Nomadic life ending because of climate change?

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Nomadic life ending because of climate change?

By Tom Hart

09.09.15-nomads-on-the-changtang-ladakh-590x485.jpg

Nomads on the Changtang, Ladakh, 2010. John Hill under a Creative Commons Licence

People in cities are often afraid of, and fascinated by, nomads writes Tom Hart.

Maybe there’s a good reason for the fear: nomads have been very powerful. Genghis Khan, (the 13th century emperor who united nomadic tribes and started the Mongol Empire) made sure everyone was afraid when they saw him coming.

And fascination, too: nomads brought strange things to sell and stories of life outside the cities. When people get tired of taxes, offices and buying expensive houses, they like the idea of living in a tent and hunting.

But that changes when they first get frostbite from the cold.

And this could explain why people pay so much money to have a holiday in a yurt (nomad tent).

Modern cities have tried to stop the nomadic life. This life doesn’t fit well with the idea of owning big areas of land and having an organized country.

City life has not been able to stop nomads. But climate change might. Now most countries accept the nomadic life. It is ironic that now nomads might not be able to live their life any more.

Climate change will reduce the food and water that animals need. Nomads rely on this. Climate change will also affect where the diseases are on common migration routes.

‘Droughts have been always [been] part of nomadic life. For centuries, nomads have made different plans to live with droughts by moving their animals at different times to different places. They have always shared their ideas and adapted the animals,’ says Birgit Müller from the Helmholtz Centre for Environmental Research. She has done research on the effects of climate change on nomads.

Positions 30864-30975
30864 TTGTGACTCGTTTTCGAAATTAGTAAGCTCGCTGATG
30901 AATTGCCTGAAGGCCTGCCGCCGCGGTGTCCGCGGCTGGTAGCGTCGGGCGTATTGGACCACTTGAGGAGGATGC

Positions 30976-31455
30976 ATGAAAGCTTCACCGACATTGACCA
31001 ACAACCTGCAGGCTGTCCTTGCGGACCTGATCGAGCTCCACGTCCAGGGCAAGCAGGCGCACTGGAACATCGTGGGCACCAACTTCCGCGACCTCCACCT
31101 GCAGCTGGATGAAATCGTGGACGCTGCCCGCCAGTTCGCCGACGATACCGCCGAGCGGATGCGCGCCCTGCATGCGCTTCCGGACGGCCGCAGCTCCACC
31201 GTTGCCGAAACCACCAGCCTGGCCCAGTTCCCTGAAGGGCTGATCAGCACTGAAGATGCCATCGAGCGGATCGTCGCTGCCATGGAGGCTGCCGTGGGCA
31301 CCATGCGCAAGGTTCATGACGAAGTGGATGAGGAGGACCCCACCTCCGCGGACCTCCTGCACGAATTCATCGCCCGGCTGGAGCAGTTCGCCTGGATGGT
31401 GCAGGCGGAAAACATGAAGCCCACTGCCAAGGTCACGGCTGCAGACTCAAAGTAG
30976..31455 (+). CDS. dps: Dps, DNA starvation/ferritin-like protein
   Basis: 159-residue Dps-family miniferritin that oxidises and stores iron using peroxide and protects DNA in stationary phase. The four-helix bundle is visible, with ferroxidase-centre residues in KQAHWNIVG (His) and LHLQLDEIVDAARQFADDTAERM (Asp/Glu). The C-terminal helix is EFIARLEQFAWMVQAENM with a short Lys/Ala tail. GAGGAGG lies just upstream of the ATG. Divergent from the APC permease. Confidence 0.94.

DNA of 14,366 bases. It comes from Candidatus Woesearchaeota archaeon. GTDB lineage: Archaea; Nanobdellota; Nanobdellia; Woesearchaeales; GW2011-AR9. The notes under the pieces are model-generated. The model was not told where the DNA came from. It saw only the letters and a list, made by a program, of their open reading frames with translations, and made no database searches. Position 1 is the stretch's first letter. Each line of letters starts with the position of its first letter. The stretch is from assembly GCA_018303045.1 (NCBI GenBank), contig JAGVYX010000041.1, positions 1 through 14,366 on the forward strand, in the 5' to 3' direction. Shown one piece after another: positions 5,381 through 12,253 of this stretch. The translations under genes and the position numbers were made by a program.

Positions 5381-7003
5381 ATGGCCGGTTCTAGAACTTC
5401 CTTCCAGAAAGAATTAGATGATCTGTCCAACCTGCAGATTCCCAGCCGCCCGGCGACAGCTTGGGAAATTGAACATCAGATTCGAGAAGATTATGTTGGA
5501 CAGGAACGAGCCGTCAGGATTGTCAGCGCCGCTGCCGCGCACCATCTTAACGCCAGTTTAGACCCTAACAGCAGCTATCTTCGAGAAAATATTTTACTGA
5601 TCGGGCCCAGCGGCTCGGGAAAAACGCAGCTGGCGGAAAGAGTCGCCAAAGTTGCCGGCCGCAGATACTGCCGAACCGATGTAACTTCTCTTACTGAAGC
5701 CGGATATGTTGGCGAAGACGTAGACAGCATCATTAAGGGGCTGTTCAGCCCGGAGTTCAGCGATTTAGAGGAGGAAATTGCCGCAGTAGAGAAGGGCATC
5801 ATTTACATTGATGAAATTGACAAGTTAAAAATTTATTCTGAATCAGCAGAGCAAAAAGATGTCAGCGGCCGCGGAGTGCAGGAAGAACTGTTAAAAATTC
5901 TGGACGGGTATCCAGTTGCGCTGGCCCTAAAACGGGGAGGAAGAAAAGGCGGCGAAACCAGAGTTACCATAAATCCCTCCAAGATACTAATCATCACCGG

It is difficult when nomads do not plan to reduce risk, she adds. ‘A very big problem is where farms get bigger and take over land that the nomads use for their animals. Many African governments eg. Ethiopia support large agricultural areas.

The government or aid agency might think some land is public land that no-one uses. But for nomads, it is an important reserve area for difficult times like drought. If farmers develop this land for agriculture, nomads can lose an important support and no one notices this.

Climate change alone is not enough to stop nomadic groups. Müller says there are many other things that are big problems for nomads: land-use conflicts and social change. Climate change is one more stress point.

‘I think the most important way to make people stronger to face climate change is to follow the example of the nomads and use their ideas. For example, people could deal with problems like drought by moving to a different area, and by having spare areas for animals in emergency times,’ says Müller.

‘Moving animals around is the best way to use land in very dry areas. National and international development should support this,’ she says.

One possible plan is for nomads to buy insurance for bad weather. A project at the International Livestock Research Institute in Nairobi is looking at this.

The Helmholtz Centre for Environmental Research is also studying models that can predict the effects of climate change and help them change regulations.

‘We use these models not to predict, but to understand the side effects. We need to do this without bad effects on the vegetation and people,’ says Müller.

There is a story that when the Mongols took Baghdad in 1258, the River Tigris became black. This was the ink from books – the Mongols burned the books after they destroyed the library. This did not stop the development of industrial civilization.

And some of the modern technology might help the nomads of today survive.

NOW READ THE ORIGINAL: http://newint.org/blog/2015/09/09/are-nomads-a-climate-change-weathervane/ (This article has been simplified so the words, text structure and quotes may have been changed).